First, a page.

Urban Cave by Andrea Star Reese

Urban Cave, photographed primarily in Harlem. is a story about the resilience and humanity of people who live unsheltered on the other side of conventional society. It is about a group of individuals and the full spectrum of their lives, rather than just their deprivations. The images are in response to the beauty of a place, a people, and the dignity, determination, and perseverance reflected in their culture.

New York: 2007-2010 Chuck has been living  in the Amtrak tunnel for more than ten years, Lisa more than seven. Of all the men and women I covered, Lisa has been on the street the longest. ‚"After a while when people live like this it gets to be OK. That scares me more than anything. How can living like this ever be OK?" Lisa is adamant she wants out. She does not want to die on the streets.

When Snow White was ready to leave an abusive partner she was sheltered by people living in an encampment near the river. Homeless men and women had been living in area settlements for more then twenty years.  

Country runs the short, dead end street, called "The Batcave." All hours, day and night, people come and go seeking its shadows. The faces change. Some leave for treatment, jail, family, or housing. Others just leave. Many return. According to the women, it is a safe place for those seeking refuge. Despite the hardships and the uncertainties of his life, Country is the only one that stays. That is because of "the beauty of it. I love the street."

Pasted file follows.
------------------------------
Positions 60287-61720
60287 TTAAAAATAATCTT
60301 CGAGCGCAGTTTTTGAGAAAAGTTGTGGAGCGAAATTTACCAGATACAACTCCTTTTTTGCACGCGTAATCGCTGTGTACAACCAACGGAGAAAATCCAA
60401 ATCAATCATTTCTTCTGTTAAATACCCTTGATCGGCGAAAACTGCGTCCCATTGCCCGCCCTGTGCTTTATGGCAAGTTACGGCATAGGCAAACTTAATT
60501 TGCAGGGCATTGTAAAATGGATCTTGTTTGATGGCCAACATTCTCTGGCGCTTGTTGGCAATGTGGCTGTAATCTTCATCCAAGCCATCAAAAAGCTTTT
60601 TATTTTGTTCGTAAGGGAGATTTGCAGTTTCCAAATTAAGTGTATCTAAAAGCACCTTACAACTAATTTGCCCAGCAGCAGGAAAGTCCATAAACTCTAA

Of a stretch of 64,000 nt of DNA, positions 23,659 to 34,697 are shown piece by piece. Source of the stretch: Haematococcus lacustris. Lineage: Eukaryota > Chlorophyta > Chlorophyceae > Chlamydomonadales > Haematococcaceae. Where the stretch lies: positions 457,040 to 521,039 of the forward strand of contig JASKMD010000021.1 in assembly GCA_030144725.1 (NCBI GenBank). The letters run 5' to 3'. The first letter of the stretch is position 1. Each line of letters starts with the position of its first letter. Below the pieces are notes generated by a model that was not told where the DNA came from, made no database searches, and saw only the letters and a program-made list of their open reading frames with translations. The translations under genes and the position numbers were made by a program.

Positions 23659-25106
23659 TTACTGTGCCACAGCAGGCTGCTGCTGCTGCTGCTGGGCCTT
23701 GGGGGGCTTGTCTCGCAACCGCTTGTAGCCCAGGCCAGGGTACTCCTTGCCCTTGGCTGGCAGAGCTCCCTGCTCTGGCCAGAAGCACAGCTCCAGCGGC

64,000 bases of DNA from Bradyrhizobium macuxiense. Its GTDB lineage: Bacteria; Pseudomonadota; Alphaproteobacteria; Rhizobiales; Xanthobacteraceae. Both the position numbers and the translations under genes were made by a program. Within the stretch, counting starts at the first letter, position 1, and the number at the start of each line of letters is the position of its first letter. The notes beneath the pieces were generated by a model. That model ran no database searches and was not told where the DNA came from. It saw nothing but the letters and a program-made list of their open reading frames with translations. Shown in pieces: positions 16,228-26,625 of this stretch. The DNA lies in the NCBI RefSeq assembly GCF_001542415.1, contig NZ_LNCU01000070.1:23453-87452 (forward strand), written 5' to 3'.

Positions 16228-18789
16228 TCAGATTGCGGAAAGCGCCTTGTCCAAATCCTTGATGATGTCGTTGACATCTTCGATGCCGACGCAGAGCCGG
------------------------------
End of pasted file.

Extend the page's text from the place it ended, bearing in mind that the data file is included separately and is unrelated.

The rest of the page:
When Krissy was sick from a life threatening illness and threatened with assault from men emboldened by her drug use during a time when Country was incarcerated, Roz showed up saying “ Don’t worry, I’ll stay with her” then D. O. (Daddy O) came down low, then others, all volunteering to keep Krissy safe.

Brooklyn has been living in the tunnel for more then twenty years. She found her home by following the feral cats that befriended her.  During all the evictions beginning with the original purge in the 1990’s, Brooklyn escaped detection.

New York 2011_2014:
Currently most of the people depicted have been placed in housing or are on track to receive their own space, most through CUCS, Center for Urban Community Services, a non-governmental NGO. Many have been evicted from the sites photographed and the encampments emptied of all belongings. Some have lost housing after being arrested and are back on the street. In 2009 Country was arrested 5 times. In 2014 during August and September Country was arrested at least 5 times. As October began he was arrested two more times.

New York, October 2014: The Batcave is raided and emptied for the final time.
Phone call from Country, “We lost that war baby girl”

Fragile and resilient, tragic and beautiful, self-destructive yet surviving, these men and women are just people. Neither more than us, nor less than us they are a part of us. And they are apart from us. Nothing is simple in the shadows of the street.
 
Chuck reads in the light of a sidewalk grate while he waits for his companion

 
Chuck shares his small but well protected makeshift home, high up in the walls of the tunnel, with his companion Lisa.
 
Alwasy vigilant because of the threat of a police raid or an unwelcome intruder, Lisa watches from above as someone enters the tunnel.

After moving into assisted housing Brooklyn found it hard to leave her cats behind. She comes to the tunnel daily to clean up and to  reassure her pets.

Jamaica and Zoe take refuge by the tracks.  They slept in the tunnel for two years before getting married and finding a place to live.

Country and Snow White

Geo takes a shower

After being evicted from the tracks in 2004, Willie made his home in cardboard box near Penn Station. He dismanted his home every morning and rebuilt it every evening.


 
Lisa with some things she collected for the baby she is expecting

Chuck and Lisa lived in their makeshift home above the railroad tracks for nine years